Having finished the Ronen book, I’m trying to get through Nancy Pollak’s Mandelstam the Reader before Wednesday, when I have to return them both; it’s hard, because I keep investigating the detours she sends me off on (she studied with Ronen and has the same densely packed style of investigating webs of lexical reminiscences). I just ran across a coincidence that pleases me, and must have pleased Mandelstam much more; Pollak has been talking about the importance of the eighteenth-century German naturalist Peter Simon Pallas, who did his most important work in Russia, for Mandelstam’s writing of the 1930s (I’m quoting from pp. 20-21):
In the “autobiographical confession” of Conversation about Dante, where he admits to having “consulted” with stones in conceiving that prose, Mandelstam identifies the conjunction of spheres, taking stone, which chronicles atmospheric change, as an analogue to Dante’s revolutionary construction of time. The mineral form he calls a “diary of the weather,” disclosing the “synchronism of events sundered by the ages,” is another version of the layers of time turned up by the plow of poetry. Mandelstam represents Dante’s “union of what cannot be united” in terms of quartz: “The interior of quartz, the Aladdin’s space [prostranstvo] concealed in it, the luminescence, the incandescence, the chandelier’s suspension of the fish rooms heaped in it — is the best of keys to the comprehension of the Comedy’s coloration.”…
The stone discovered is substantially like the subject who finds it. In his Russian Travels, Pallas refers to mineral formations resembling the one Mandelstam describes as the traveler’s find in “Around the Naturalists” and consults in Conversation about Dante: he observes “globular pieces [of sandstone] of various sizes, which, on breaking them, were partly hollow, and contained sand not unlike regular geodites”; elsewhere he mentions “amygdalite” formations. The mineralogist A. E. Fersman, another source Mandelstam would have consulted, identifies similar formations in his comprehensive catalogue of stones found in Russia, calling them by various names: zheoda, mindal’nye porody, mindal’nyi kamen’, mindalina, mandel’stein. Brokgauz-Efron has an entry for mindal’nyi kamen’, alternatively mandel’shtein:
Porous varieties of ancient rocks in which the pores are filled with new mineral formations. These fillings of pores and empty places often have the form of almonds [mindalin] (and also of spheres, cylinders), whence their name. They appear especially often in the family of agate porphyries and melaphyres.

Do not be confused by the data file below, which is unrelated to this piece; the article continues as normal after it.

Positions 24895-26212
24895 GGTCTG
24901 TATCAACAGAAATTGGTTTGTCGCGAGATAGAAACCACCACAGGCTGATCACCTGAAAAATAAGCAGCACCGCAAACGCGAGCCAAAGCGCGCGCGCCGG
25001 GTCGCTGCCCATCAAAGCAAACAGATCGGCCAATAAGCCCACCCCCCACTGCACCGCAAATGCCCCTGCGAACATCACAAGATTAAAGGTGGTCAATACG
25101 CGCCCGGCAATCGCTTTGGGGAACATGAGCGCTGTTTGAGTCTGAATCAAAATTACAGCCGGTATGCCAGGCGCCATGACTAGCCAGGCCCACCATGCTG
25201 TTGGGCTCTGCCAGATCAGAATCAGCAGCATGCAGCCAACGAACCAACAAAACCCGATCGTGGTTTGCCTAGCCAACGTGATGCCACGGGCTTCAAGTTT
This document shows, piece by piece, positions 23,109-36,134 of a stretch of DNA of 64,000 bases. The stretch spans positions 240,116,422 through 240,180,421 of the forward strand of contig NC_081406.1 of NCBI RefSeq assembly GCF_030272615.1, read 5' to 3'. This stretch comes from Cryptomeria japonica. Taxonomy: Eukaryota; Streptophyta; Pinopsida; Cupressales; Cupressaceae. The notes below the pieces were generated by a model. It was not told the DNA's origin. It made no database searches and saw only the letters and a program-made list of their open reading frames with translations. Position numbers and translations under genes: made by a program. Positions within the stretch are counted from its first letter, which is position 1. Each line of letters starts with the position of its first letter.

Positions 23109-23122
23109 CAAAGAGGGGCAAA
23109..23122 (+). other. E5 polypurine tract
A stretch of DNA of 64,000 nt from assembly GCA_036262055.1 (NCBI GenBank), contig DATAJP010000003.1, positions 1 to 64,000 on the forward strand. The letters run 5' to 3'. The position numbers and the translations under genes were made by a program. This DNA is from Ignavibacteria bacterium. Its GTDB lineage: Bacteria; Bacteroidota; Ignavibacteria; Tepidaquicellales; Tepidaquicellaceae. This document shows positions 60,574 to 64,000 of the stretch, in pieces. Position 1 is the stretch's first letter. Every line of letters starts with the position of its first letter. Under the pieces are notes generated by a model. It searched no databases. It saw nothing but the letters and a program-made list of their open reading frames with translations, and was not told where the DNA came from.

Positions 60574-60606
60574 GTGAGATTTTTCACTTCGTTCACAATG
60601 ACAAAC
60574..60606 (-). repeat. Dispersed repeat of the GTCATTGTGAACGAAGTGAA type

The geode, like the eye that discovers it, functions metonymically, its unprepossessing shell containing a crystalline treasure. It is one of Mandelstam’s “oxymoronic images of inner wealth and outer poverty.” As mindalina, which has the second meaning “almond,” the geode is linked to a fruit of which the antithetical varieties (bitter and sweet, hard-shelled and soft-shelled) originate in a single species (cf. Mandelstam’s treatment of the oxymoronic almond in the drafts to the fifth chapter of Journey to Armenia). Discovered by Mandelstam, who takes Pallas’s cat‘s eye (the eye of Felis manul) as the prototypical organ of vision, mandel’shtein is the poet’s name, his first word, and thus, as Mandelstam suggests in discussing the naturalist’s eye, itself an organ of vision: the poet’s way of cognizing and describing the universe.
For a poet named Mandelstam, ‘almond tree,’ who since the beginning of his career has used the stone as an important image for his poetry (his first collection was called Kamen’, ‘stone’) and who has lately been immersed in natural history and the geological record as an encoding of time, to have discovered that one of the “varieties of ancient rocks in which the pores are filled with new mineral formations” (an analogue of what he thought literary creation should be like) was called mandel’shtein ‘almond stone’ must have been tremendous.
Incidentally, the word almond has a twisty etymology: the OED summarizes it as “Gr. ἀμυγδάλη, L. amygdala = ă’migdălă, ă’mingdălă; early Rom. ă’mendǝlă (thence Pg. ă’mendŏă); splitting up into ‘mendǝlă (thence It. ‘mandŏla), al-‘mend(ǝ)lă (thence Sp. al’mendră), and al-ă’mendǝlă, al-ă’mandǝla, whence OFr. alĕ’mandlĕ, alĕ’mandrĕ; OFr. and E. alĕ’mandĕ, al’mandĕ; E. al’maund, ‘almaund, ‘almŏnd, ‘āmǝnd.”
And if you’re wondering about the etymology of manul, the first edition of the OED simply had “Said by Pallas to be a Kirghiz word”: fortunately, the entry was revised just last September, and the new etymology is more enlightening (and will please commenter read, involving as it does her native Mongolian):
[< scientific Latin Manul (1776, in P. S. Pallas, Reise durch Verschiedene Provinzen des Russischen Reichs III. Anhang. 692) < Mongolian manūl (Pallas notes: ‘Tataris et Mongolis Manul’; distinct from Mongolian manūl, formerly ‘watchman’, now ‘bird-scarer’) probably < a form in a Turkic language, e.g. Tuvan manɪ wild cat, Uigur manu (in a list of predatory animals).]